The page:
What a great couple of months it’s been for movies about the African-American experience. The African-American Film Critics Association calls 2016 the best year ever for blacks in cinema.   Fences, (2016, 78 metascore,) Hidden Figures (2016, 74,)  Loving (2016, 79,)  Moonlight (2016, 99,) 13th (2016, 90, a documentary), and just released, using the writing of James Baldwin, I Am not your Negro (2016, 96).  Confirmation, and Birth of a Nation are both 2016 films also, neither collecting quite the accolades as those above.

Those I have seen are all fine movies, each speaking in a different voice and about different experiences, though all anchored in black reality in America, from the 1950s to today.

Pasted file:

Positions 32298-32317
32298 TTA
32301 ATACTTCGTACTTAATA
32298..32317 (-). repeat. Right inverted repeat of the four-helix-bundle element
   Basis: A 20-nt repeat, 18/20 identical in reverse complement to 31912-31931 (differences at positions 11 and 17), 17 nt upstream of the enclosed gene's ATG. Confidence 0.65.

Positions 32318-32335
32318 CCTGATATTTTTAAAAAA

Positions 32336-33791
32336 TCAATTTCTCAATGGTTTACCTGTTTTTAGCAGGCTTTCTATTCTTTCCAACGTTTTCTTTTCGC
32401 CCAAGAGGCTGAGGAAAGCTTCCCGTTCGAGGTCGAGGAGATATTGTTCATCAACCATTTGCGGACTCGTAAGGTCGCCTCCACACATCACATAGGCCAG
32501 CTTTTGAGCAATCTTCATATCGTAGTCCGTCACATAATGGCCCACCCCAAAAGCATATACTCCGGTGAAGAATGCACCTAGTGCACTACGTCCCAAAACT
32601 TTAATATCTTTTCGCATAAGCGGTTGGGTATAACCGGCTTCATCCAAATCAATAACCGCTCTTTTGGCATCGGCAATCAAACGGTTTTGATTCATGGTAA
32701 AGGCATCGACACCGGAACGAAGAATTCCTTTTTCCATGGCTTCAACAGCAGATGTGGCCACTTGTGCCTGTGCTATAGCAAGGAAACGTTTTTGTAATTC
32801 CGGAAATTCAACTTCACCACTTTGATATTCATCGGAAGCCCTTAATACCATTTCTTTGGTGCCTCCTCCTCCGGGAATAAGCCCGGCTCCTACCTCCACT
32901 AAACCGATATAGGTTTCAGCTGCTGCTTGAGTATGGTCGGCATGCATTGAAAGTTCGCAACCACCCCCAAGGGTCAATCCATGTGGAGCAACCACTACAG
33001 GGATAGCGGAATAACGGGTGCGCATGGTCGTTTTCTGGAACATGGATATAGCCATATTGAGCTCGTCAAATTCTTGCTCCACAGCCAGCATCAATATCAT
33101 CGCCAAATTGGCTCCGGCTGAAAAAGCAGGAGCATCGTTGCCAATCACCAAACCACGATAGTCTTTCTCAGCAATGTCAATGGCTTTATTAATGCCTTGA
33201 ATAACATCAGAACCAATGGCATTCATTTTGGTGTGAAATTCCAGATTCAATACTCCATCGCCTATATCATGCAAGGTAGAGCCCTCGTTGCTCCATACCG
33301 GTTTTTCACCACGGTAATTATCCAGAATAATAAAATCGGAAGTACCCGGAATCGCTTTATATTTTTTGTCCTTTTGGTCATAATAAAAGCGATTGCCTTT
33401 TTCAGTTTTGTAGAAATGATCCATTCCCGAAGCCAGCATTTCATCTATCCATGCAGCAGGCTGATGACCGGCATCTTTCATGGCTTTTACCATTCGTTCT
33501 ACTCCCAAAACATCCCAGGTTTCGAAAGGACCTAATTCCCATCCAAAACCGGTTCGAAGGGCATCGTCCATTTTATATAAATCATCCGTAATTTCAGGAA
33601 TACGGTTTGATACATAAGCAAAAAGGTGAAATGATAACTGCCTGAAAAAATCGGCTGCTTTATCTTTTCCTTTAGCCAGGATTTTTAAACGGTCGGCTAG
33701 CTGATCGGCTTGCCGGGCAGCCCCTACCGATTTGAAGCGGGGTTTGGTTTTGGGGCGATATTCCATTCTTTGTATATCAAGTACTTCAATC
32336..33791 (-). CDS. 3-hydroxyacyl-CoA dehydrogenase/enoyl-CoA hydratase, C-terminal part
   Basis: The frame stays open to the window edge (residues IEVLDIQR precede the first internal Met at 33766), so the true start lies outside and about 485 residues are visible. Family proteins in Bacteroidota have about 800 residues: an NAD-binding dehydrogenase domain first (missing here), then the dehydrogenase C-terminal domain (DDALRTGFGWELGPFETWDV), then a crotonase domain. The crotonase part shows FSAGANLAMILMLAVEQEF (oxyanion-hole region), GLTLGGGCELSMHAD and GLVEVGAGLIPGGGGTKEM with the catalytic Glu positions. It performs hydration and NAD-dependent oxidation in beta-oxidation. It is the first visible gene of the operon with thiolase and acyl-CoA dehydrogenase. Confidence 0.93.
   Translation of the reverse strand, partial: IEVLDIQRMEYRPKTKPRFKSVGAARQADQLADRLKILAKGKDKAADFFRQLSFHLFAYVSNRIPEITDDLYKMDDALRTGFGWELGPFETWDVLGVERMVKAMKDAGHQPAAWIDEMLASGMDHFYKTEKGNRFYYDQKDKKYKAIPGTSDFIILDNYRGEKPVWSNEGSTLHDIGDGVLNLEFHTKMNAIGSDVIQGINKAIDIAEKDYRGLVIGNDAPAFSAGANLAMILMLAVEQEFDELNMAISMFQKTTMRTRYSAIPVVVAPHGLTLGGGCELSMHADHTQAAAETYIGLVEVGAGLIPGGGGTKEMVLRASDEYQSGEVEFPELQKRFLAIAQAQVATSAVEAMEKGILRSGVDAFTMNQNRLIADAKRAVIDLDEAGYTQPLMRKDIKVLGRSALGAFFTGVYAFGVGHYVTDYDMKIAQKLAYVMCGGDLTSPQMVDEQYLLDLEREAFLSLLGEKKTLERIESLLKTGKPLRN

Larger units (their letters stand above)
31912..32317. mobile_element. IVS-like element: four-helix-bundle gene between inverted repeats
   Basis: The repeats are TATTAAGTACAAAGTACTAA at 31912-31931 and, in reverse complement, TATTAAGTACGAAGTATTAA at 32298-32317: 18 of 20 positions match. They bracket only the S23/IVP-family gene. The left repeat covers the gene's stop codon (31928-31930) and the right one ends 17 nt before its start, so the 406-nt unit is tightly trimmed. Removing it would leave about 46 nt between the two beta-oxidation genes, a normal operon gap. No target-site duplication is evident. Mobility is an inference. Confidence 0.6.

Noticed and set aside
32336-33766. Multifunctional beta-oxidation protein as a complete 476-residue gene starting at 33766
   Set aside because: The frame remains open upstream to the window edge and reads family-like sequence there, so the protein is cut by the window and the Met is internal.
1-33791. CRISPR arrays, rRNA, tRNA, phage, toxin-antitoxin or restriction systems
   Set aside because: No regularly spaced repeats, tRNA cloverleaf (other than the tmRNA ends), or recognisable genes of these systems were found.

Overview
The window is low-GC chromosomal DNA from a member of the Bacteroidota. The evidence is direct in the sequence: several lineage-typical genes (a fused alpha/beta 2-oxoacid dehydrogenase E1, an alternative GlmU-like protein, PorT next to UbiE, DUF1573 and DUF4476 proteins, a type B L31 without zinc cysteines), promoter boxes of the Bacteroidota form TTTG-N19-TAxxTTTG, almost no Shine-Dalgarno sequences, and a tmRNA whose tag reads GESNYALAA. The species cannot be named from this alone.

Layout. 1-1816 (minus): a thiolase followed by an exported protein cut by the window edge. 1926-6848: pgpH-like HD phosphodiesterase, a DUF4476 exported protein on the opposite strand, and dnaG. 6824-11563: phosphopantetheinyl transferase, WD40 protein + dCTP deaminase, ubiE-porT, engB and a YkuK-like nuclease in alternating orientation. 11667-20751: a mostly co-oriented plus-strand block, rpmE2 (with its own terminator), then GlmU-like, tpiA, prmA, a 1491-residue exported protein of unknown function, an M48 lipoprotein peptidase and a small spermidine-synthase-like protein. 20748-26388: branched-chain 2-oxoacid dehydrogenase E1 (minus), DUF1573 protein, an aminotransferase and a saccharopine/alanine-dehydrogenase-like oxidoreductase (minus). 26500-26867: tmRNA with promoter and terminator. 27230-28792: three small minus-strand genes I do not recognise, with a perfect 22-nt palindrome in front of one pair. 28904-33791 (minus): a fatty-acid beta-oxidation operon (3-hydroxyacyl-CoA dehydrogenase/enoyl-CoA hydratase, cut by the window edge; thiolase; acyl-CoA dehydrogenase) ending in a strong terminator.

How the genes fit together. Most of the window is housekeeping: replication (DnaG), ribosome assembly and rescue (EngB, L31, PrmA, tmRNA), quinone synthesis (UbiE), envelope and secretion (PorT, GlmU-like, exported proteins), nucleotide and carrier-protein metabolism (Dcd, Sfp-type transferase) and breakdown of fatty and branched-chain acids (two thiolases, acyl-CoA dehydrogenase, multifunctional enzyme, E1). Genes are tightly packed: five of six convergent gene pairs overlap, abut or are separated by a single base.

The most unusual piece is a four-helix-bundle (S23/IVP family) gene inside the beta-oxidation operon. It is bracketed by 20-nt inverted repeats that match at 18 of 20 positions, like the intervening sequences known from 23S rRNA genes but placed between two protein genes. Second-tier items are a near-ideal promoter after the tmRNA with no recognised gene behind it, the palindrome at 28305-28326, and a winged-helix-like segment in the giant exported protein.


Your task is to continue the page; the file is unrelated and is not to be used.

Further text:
Fences, originally written as a stage play by August Wilson in 1983 and set in working class Pittsburgh of the 1950s carries its stage origins, both in the enclosed scenic space and in the dialog heavy script;  dialog heavy but dialog powerful as well.  Wilson’s ear for dialect and speech rhythms, along with an unflinching embrace of human contradictions, guarantees that. Denzel Washington, director and lead (Troy Maxson) and Viola Davis (Dorothy Maxson) acted together in the 2010 Broadway revival of the play, so the linkage of play and film are direct and visceral.  Washington said in one interview, “It would have been impossible to direct and act in this, if we had not done the play.”

Troy sears the air with his anger and disappointments, tongue lashing his high school age son into permanent separation. Despite his friend Bono’s counsels, he takes his sense of aggrievement to another woman and to one of the most emotionally devastating filmed scenes of a woman’s hurt and anger I have ever seen.

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